Ecuador Sets Date for Crucial Popular Consultation on Security and Justice Reforms

The National Electoral Council (CNE) of Ecuador made a significant announcement on Wednesday, February 14th, setting the date for a popular consultation initiated by President Daniel Noboa. Scheduled for April 21st, this referendum will address critical issues spanning security, employment, and justice.

The decision emerged from a session convened to deliberate and finalize the schedule for the popular consultation and constitutional referendum. This move follows the rulings of the Constitutional Court, which prompted the formulation of 11 questions, with five of them entailing reforms to the Constitution.

Key topics slated for voting include the involvement of the Armed Forces in bolstering police efforts against organized crime, the extradition of Ecuadorian nationals, the establishment of constitutional courts, recognition of international arbitration, and the introduction of labor market flexibility through temporary and hourly contracts. Additionally, six questions focus on safety measures and combating criminal activities.

President Noboa, who assumed office on November 23rd, had proposed addressing security concerns during his election campaign and subsequently championed this initiative as part of the broader crackdown on organized crime networks that had instigated a surge in violence within Ecuadorian prisons, now under military supervision.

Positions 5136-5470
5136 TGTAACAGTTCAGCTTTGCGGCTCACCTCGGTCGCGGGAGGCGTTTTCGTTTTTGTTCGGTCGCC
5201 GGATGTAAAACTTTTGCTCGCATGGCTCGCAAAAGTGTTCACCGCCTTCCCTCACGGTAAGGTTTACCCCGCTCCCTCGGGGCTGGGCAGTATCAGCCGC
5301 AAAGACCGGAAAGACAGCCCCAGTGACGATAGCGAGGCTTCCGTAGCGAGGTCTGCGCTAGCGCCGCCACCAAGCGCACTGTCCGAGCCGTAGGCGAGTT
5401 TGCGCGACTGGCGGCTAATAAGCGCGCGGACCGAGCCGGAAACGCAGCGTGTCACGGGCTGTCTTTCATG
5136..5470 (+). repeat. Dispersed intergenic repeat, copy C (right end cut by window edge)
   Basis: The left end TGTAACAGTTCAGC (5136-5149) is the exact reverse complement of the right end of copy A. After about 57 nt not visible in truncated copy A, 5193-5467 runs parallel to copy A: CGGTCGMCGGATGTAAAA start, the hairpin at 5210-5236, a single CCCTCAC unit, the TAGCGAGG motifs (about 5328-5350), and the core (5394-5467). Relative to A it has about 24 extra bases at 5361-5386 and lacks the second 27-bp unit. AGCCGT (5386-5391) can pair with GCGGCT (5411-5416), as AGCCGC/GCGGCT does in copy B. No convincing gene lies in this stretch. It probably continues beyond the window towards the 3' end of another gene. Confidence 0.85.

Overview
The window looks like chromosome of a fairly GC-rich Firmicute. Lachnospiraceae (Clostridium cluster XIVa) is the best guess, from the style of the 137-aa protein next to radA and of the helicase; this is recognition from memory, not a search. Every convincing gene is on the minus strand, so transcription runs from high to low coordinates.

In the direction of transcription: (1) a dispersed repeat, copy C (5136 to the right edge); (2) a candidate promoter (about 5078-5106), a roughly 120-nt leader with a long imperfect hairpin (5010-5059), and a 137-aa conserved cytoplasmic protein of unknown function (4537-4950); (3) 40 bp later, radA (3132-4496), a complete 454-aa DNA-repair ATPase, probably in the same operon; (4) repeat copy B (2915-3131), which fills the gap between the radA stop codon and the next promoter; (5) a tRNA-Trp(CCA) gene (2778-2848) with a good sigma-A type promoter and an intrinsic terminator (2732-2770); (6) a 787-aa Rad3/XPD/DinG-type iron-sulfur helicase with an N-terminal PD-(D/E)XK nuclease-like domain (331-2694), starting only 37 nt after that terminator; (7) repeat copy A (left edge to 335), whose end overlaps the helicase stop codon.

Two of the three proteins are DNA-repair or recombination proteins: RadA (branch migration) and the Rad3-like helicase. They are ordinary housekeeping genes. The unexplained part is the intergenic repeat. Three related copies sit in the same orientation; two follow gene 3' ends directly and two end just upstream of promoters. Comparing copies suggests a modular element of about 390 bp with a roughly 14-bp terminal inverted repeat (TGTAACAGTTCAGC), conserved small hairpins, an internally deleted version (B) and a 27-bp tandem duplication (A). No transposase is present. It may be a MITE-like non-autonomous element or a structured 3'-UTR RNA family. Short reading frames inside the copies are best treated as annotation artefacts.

In response to this situation, the government declared a state of emergency and invoked “internal armed conflict,” designating 22 criminal gangs as terrorist organizations. This measure permitted the utilization of the Armed Forces to assist law enforcement in operations against these criminal syndicates.

Among the six security-related queries not entailing constitutional amendments, one pertains to granting the Armed Forces authority for ongoing surveillance of weapons, ammunition, explosives, and related items at prison entrances.

Furthermore, Ecuadorians will cast their votes on potential reforms to the Penal Code, aimed at imposing stricter penalties for offenses related to terrorism, drug trafficking, organized crime, murder, human trafficking, and other serious crimes.

Another crucial aspect of the consultation involves deciding on the withdrawal of prison privileges for individuals convicted of various crimes, including terrorism financing, child recruitment for criminal activities, drug trafficking, illegal mining, and possession of illicit weapons.

Additionally, the public will weigh in on proposals such as the criminalization of unauthorized possession or carrying of weapons, ammunition, or components exclusive to the Armed Forces or Police. Moreover, voters will decide on the immediate utilization of weapons confiscated from gangs or criminals by law enforcement and simplification of procedures for seizing assets of illicit origin by the state.

This referendum comes less than a year before Ecuador’s upcoming general elections, with the first round scheduled for February 9, 2025, and a potential second round on April 13, 2025. Notably, several questions posed by President Noboa in this consultation were previously rejected in a plebiscite organized last year by his predecessor, Guillermo Lasso (2021-2023), underscoring the contentious nature of these issues among Ecuadorian voters.

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